- The Washington Times - Monday, June 7, 2004

Cowboy Junkies

One Soul Now

Zoe Records

It goes without saying that a Cowboy Junkies album is going to be dark, deliberate and sad. That’s their thing, and for nearly 20 years, they’ve done it well enough. The question is, will they yield something compellingly novel in the gloom?

It becomes clear that some form of midlife redemption is the goal here, whether through love (the title track), family (“My Wild Child”) or Jesus himself (“The Slide”).

Cut mostly in the band’s Toronto rehearsal space, the Junkies’ ninth studio album is the first recorded without help from an outside producer or engineer.

Thus, guitarist Michael Timmins’ latest batch of songs are allowed to roam free. They float like early morning dust mites, with an occasional shaft of sunlight that tightens them into view.

The title track — the first and best — starts typically with an alt-rocky acoustic guitar progression from Mr. Timmins, spare percussion from drummer Peter Timmins (the brother) and a sleepy warble from Margo Timmins (the sister).

Then the whole thing unfurls into a majestic chorus, only to snap back into a dank drone.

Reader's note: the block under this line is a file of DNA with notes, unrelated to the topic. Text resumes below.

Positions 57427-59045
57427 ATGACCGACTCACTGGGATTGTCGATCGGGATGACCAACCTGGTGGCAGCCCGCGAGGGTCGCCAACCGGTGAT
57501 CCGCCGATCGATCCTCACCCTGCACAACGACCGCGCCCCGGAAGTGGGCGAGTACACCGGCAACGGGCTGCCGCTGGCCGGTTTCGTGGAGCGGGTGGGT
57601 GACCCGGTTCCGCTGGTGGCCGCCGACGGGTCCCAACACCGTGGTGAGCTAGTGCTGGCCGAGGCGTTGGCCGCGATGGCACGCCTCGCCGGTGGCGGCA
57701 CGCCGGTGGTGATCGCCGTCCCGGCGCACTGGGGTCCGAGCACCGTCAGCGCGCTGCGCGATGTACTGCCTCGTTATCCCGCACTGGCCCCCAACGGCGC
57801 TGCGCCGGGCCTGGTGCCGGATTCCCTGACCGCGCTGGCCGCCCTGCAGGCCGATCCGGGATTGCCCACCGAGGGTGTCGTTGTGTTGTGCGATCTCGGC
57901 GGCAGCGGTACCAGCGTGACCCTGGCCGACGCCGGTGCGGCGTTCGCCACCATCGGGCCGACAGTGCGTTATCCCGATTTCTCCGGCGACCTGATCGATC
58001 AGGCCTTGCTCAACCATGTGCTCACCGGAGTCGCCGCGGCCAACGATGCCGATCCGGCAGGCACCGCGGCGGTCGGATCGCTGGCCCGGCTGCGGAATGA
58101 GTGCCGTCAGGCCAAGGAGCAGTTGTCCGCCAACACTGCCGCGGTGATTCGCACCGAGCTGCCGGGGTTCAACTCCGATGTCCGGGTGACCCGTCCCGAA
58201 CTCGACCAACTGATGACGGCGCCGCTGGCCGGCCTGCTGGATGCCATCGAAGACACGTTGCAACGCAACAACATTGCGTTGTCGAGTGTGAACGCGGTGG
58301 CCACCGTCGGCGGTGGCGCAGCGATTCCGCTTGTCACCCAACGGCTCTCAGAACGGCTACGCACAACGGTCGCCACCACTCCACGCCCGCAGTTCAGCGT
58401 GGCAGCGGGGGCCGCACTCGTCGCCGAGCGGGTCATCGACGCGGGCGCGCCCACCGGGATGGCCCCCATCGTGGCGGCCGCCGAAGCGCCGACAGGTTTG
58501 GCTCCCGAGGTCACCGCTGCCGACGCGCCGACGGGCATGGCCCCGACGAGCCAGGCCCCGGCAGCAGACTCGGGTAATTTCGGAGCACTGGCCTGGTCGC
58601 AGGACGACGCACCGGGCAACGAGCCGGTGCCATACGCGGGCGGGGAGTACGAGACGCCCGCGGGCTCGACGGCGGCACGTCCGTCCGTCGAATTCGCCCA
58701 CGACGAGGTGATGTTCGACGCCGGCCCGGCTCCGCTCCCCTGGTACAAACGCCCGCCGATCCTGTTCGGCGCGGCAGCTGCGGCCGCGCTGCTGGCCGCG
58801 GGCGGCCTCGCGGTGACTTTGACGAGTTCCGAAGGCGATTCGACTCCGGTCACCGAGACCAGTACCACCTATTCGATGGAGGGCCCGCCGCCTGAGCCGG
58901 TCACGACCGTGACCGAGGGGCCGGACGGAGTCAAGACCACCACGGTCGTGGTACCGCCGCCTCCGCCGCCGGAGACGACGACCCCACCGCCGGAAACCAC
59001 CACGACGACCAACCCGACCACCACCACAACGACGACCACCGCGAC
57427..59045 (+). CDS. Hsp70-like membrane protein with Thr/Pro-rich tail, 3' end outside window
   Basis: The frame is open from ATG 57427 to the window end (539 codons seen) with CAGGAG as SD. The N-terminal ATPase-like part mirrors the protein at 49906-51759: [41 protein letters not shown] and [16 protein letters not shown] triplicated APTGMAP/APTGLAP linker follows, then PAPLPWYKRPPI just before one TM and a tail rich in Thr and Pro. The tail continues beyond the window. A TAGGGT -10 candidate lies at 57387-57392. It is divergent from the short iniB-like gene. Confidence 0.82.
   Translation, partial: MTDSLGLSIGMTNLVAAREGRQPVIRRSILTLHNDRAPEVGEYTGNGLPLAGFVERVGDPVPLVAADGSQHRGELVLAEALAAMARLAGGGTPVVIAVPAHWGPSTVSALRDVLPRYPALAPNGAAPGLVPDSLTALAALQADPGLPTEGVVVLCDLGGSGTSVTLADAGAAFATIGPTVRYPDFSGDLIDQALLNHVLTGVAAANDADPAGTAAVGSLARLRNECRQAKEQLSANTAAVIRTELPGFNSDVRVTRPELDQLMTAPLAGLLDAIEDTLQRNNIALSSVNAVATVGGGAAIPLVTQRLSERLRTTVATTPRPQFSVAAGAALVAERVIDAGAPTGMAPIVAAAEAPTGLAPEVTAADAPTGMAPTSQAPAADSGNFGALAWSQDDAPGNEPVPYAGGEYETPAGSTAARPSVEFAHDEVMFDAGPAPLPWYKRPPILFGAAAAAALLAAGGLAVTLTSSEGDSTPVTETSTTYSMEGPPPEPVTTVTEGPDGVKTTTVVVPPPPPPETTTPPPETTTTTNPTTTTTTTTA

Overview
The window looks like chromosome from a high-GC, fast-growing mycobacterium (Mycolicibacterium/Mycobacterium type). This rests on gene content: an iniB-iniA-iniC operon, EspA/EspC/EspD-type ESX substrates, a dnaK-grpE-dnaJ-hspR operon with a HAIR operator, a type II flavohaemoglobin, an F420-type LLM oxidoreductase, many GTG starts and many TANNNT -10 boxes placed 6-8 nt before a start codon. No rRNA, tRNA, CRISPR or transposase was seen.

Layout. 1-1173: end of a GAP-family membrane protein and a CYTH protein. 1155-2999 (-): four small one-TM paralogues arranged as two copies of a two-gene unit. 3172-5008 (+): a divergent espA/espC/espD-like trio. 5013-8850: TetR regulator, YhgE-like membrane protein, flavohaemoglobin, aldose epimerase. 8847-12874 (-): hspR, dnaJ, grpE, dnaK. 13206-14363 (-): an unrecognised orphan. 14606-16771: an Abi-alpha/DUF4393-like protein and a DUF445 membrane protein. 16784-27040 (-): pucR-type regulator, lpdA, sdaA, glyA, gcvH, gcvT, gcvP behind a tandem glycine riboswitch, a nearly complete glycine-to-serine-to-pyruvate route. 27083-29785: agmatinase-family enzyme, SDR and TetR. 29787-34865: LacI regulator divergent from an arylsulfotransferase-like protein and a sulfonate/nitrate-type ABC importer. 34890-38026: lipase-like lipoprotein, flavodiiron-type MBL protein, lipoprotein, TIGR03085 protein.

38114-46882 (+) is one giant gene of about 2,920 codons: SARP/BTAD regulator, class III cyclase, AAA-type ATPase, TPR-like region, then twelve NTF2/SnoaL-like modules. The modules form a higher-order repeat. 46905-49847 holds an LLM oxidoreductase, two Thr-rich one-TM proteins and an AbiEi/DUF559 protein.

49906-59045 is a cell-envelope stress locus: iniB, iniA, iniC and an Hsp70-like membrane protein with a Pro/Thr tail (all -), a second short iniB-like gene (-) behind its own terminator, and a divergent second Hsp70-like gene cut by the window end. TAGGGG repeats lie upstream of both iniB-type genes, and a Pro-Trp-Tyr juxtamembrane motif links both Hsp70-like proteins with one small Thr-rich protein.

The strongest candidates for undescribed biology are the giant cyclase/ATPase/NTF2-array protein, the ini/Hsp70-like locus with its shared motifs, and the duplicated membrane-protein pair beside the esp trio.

Perfect.

Later, Mr. Timmins pulls off a few nicely ragged, Neil Youngish guitar solos, and bassist Alan Anton contributes a couple of very catchy moments on “Why This One” and “From Hunting Ground to City.”

But only for the first half of “Soul” do the Junkies sustain enough steam to keep the album from crawling over the lip of a sonic black hole.

“Notes Falling Slow” is just what it says, and “No Long Journey Home” is … just what it says it isn’t. The Junkies add hand claps to the latter, perhaps sensing the song’s rhythmic dullness.

“Simon Keeper” is an interesting narrative of a crooked corporate accountant who winds up a poor, preaching street beggar (Mr. Timmins says he wrote it before the Enron collapse).

The lyrical influence of Bruce Springsteen is strong: “Now I ain’t the most honest man that ever worked a skim/I was caught with my hands in the cookie jar, and brother that was it.” (The Boss would have said “Mister, that was all she wrote.”)

What a strange tale, though, coming from a whispery female voice.

And what a strange band, still worth keeping around after all these years.

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